Sir: As a Ukrainian who never served in any German formation during the war and who became an officer in the Canadian Army after it was over, and as an outspoken critic of the concept of a Ukrainian SS Division, I find Mr R. Ainsztein's indulgence (the Sunday Times 12 March and the Spectator, 1 April) in unfounded, one-sided generalisation more than disturbing. The deplorable mixture of tendentiousness, inaccuracy and prejudice contained in his attack on Count Tolstoy's remarkable book and on Christopher Booker should not be allowed to pass unchallenged.
The Ukrainian — like the Jewish — national movement is not and never has been monolithic and ideologically homogenous and has always consisted of parties, groups and factions, from democratic to extremist, often at odds with one another. What charges does Mr Ainsztein lay against the Ukrainians, particularly Western Ukrainians?
He accuses them of collaborating with the Nazis on an extensive scale and claims that the Ukrainians serving in the SS Galicia Division 'helped the Germans to exterminate the Jews of Poland, the Soviet Union, Slovakia and other European countries'.
Firstly, before condemning ordinary Cossacks and Ukrainians for 'collaborating' with the Germans he should at least have said something about the biggest collaborator of them all, Stalin. After all, Stalin had collaborated with Hitler in the Nazi Soviet Pact from 1939 until Hitler turned on him in 1941. He helped Hitler to destroy Poland, and enabled him to concentrate on the conquest of Western Europe, supplying the Wehrmacht and the Luftwaffe (whose main task in 1940 was to destroy England) With an enormous amount of oil, minerals and precious raw materials. It was precisely at this time, when both the Soviet Union and Communists everywhere were Hitler's Obliging allies, that almost 40,000 Ukrainians volunteered for the Canadian Armed Forces.
Secondly, most Ukrainians had no reason at all to fight for Stalin and his brand of barbaric Communism, and every reason to °PPose him. Moscow's genocidal policies Connected with the forced collectivisation of land resulted in the death by premeditated and organised starvation of over SIX million Ukrainian peasants in 1932-33. This destruction of Ukrainian peasantry was followed by an extensive pogrom of the Ukrainian cultural elite in the mid-'thirties. When Hitler attacked the Soviet Union on 22 June 1941 there were only two battalions of Ukrainians in German uniforms ('Nachtigall' and `Roland'). But when the Germans `liberated' Lvov at the end of that Month they found over three thousand badly mutilated bodies of Ukrainian prisoners executed in a hurry by the retreating Soviet secret police.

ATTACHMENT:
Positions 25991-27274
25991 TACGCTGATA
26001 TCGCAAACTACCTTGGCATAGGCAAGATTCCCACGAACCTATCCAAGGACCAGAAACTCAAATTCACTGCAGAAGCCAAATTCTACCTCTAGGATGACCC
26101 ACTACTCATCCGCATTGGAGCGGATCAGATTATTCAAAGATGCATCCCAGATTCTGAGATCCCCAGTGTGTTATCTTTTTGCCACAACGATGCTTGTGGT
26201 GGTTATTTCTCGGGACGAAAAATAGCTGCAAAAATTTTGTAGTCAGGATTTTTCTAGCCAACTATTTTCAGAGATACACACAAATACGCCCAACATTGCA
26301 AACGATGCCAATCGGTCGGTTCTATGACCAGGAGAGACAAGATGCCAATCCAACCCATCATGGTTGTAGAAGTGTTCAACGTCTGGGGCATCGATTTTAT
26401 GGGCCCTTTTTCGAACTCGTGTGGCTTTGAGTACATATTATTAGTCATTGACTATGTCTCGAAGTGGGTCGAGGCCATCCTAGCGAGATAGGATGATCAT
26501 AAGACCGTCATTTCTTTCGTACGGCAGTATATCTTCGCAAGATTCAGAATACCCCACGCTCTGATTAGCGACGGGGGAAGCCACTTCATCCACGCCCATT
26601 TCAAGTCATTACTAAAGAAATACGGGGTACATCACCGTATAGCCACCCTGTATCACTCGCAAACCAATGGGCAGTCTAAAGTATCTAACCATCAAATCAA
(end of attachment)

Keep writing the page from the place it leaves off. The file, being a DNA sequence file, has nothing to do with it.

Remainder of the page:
If softie Ukrainians joined the Nazis and
are known to have behaved badly, others —
Lm the head of the Ukrainian Catholic' Church, Metropolitan A. Sheptytsky, to hundreds of ordinary people —were risking their lives daily by sheltering the Jews and helping them or organising an anti-German underground. There are plenty of published Jewish testimonies to confirm this, and even such a Ultrainophobe as Mr Ainsztein cannot deny their existence. On the other hand many Ukrainians simply believed that Only Germany was capable of destroying Bolshevism under which they had suffered SO terribly. Finally, the Ukrainians produced only one SS Division. Nothing spectacular for a nation of over forty million of whom about Six million can be described as Western Ukrainians. It is reasonable to assume that many Western Ukrainians who joined the SS Division Galicia (the organisation of the bivision began in April 1943 and its training in July 1943) may have been politically naive or too optimistic in trying to create a nucleus of Ukrainian armed forces, but they were certainly not murderers of Jews. And for two obvious reasons: (1) by the second half of 1943, not to speak of 1944, most
aSt European Jews had already met their tragic fate in the gas chambers and death earn. Ps and there were only insignificant numbers of survivors, and (2) the Division WaS not a police but a front-line formation. Since its chief goal was to fight against Soviet Communism, the Division was to be used only on the Eastern front, never against the Western Allies.
Sent to the Eastern Front in June 1944 it as badly mauled by the greatly superior rorces of the advancing Soviet Army in the third week of July near Brody in Galicia: of a total strength of 11,000 there were only 3,000 survivors. Consequently, it took months to reorganise the Division. In October of that year some combat groups of the Division took part in the suppression of the abortive uprising in Slovakia that was inspired and organised by the Soviets. From February 1945 the Division fought in Styria and in Slovenia against the Soviet Army and against Tito's partisans, before surrendering to the British at the beginning of May, 1945. Both in Slovakia and in Slovenia the Division managed to remain on friendly terms with the local population.
Before Mr Ainsztein ventures again into the complexities of East European history he should at least familiarise himself with elementary and generally known facts. Constantine Zelenko Chairman, Ukrainian Democratic Alliance, 23 Constantine Road, London NW3